Banding in June – And… a ‘shorebird’ in the woods! 

Under a heavy sky that darkened the morning woods, a surprise was awaiting me on the first net round: an American Woodcock was caught in a net! The long-billed, long-legged, plump, cinnamon-coloured bird was carefully and quickly removed from the net and “bagged” (although to be banded and released swiftly, not plucked and cooked!). It is only the seventh to be banded at Cabot Head, with previously three in Spring (last one in 2014) and three in Fall (last ones in 2009: two were banded that year): such a rare treat! It is a member of the ‘shorebird’ group, but one that decided long ago to make their home in the woods! Its cryptic plumage and secretive habits make the woodcock a discrete presence in woodlots and farms across the eastern half of the continent… except in their time of courtship, as early as April, when they peent and flutter in the evening sky. It is not for us that they perform their “sky dance” (as famously and eloquently described by Aldo Leopold in his ‘Sand County Almanac’) but if we’re quiet enough and know where to sit, we can be as entranced as any female woodcock by the males’ show. Leopold ends his short discussion on the woodcock by declaring that “the woodcock is a living refutation of the theory that the utility of a game bird is to serve as a target or to pose gracefully on a slice of toast”. Learning of the sky dance, this lifelong keen hunter made sure to say that ‘bagging’ one or two birds was enough because he “must be sure that, come April, there be no dearth of dancers in the sunset sky”. A spectacle free for all of us to share and enjoy.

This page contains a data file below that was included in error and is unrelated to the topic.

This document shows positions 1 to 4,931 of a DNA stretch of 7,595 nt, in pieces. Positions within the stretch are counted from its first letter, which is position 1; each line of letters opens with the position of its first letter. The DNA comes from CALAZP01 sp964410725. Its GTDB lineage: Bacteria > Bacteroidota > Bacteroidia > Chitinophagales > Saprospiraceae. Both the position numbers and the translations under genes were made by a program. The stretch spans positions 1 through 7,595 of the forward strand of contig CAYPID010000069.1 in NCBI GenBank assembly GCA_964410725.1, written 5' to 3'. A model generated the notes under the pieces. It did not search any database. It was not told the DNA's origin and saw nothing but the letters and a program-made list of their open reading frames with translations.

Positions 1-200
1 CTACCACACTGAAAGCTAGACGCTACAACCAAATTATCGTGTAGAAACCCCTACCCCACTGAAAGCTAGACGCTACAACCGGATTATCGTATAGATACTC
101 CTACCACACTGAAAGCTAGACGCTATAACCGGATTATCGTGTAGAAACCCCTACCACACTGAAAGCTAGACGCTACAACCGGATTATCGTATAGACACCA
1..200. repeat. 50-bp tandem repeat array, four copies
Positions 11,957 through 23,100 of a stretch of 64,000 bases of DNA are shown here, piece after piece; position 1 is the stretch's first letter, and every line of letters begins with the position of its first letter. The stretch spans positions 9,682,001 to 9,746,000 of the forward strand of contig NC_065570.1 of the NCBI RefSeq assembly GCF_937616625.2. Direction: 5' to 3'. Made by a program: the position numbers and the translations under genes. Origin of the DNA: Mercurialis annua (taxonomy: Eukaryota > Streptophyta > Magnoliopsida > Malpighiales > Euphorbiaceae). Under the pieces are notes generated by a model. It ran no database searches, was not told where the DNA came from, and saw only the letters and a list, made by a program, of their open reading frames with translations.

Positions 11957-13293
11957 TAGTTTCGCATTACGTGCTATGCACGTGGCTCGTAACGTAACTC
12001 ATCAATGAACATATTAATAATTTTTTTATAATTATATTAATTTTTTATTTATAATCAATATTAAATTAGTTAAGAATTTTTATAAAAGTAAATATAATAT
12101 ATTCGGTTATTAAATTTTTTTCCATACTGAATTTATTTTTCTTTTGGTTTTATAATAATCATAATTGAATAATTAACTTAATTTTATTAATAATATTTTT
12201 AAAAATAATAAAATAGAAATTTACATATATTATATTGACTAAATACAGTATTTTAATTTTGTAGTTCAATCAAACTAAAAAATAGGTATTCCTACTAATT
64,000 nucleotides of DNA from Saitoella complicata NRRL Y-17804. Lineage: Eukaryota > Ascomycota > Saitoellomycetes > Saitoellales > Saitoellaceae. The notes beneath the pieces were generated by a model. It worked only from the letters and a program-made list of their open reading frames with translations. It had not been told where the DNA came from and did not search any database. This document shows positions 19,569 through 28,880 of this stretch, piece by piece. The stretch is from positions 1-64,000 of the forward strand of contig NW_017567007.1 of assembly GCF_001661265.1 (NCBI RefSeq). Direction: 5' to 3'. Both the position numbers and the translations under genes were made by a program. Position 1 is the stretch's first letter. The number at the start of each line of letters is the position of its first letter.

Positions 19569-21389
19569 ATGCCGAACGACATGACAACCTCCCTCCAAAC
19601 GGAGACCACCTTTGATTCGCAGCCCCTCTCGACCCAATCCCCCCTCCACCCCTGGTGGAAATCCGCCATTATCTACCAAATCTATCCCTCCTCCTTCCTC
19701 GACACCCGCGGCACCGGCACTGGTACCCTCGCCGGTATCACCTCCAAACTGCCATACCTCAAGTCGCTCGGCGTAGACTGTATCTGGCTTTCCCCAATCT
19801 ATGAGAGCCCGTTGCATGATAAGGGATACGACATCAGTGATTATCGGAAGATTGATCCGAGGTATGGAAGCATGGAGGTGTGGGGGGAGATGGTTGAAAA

Why do we still band birds in June when it seems that breeding season is here, with birds busily defending territories or sitting on eggs? A quick answer would be the banding result of June 4, when 32 birds were caught, of them ten were Yellow-bellied Flycatchers and five Traill’s Flycatchers (likely Alder)! Both species are late migrants, the former inhabiting mostly the boreal forest, with, in Ontario, a tiny breeding population on the Bruce Peninsula. Yellow-bellied Flycatchers not only arrive late but depart very early as well, resulting in one of the shortest residence times of any neotropical migrants in Ontario; barely over two months! The June 4 total of ten Yellow-bellied Flycatchers is the highest one-day total of any Spring season: in the past, there have been a few days with seven birds banded, one with eight, and one with nine. Well, June 5 this year was not as busy as the day before, but another eight Yellow-bellied Flycatchers were banded, another strong indication of a migration still happening. And propelling the Spring 2024 total for this species into first place.

Migration is certainly still happening but at a reduced intensity and volume, of course. What else was new and exciting in the past week, you might wonder? On May 30 and 31, on the morning census, the keen ears and eyes of Émilie detected a Red Crossbill, a species with previous Spring records only in 2013 and 2021; a Cackling Goose was in one of the many flocks of migrating Canada Geese on June 1, a day of strong South wind that helped propel hundreds of geese to points North. Speaking of hundreds, Blue Jays are still being seen in huge numbers almost every day, with sometime flocks of up to 200 individuals.

On June 3, a heavy fog blanketed the land all through the morning. Many a time, I went to check the tip, hoping for a replay of a shorebird landfall… to no avail. But, in a short-lived clearing, in a patch of blue sky, a small “kettle” of 19 Broad-winged Hawks were seen milling about, one adult and 18 immatures. At this time of year, it is mostly the young ones who are still migrating. On June 5, it was a bigger flock of 40 Broad-winged Hawks, but against the glare of a midday sky, it was not possible to determine the birds’ age.

There are now only five days left of Spring Migration Monitoring. A week from now, I will be busy working on the Spring report, compiling and analysing data, trying to make sense of another (wonderful) season at Cabot Head… (every season is wonderful here!) I will endeavour to write a last post for the Spring season too; a little recap or a warm farewell. Stay tuned.

American Woodcock 2024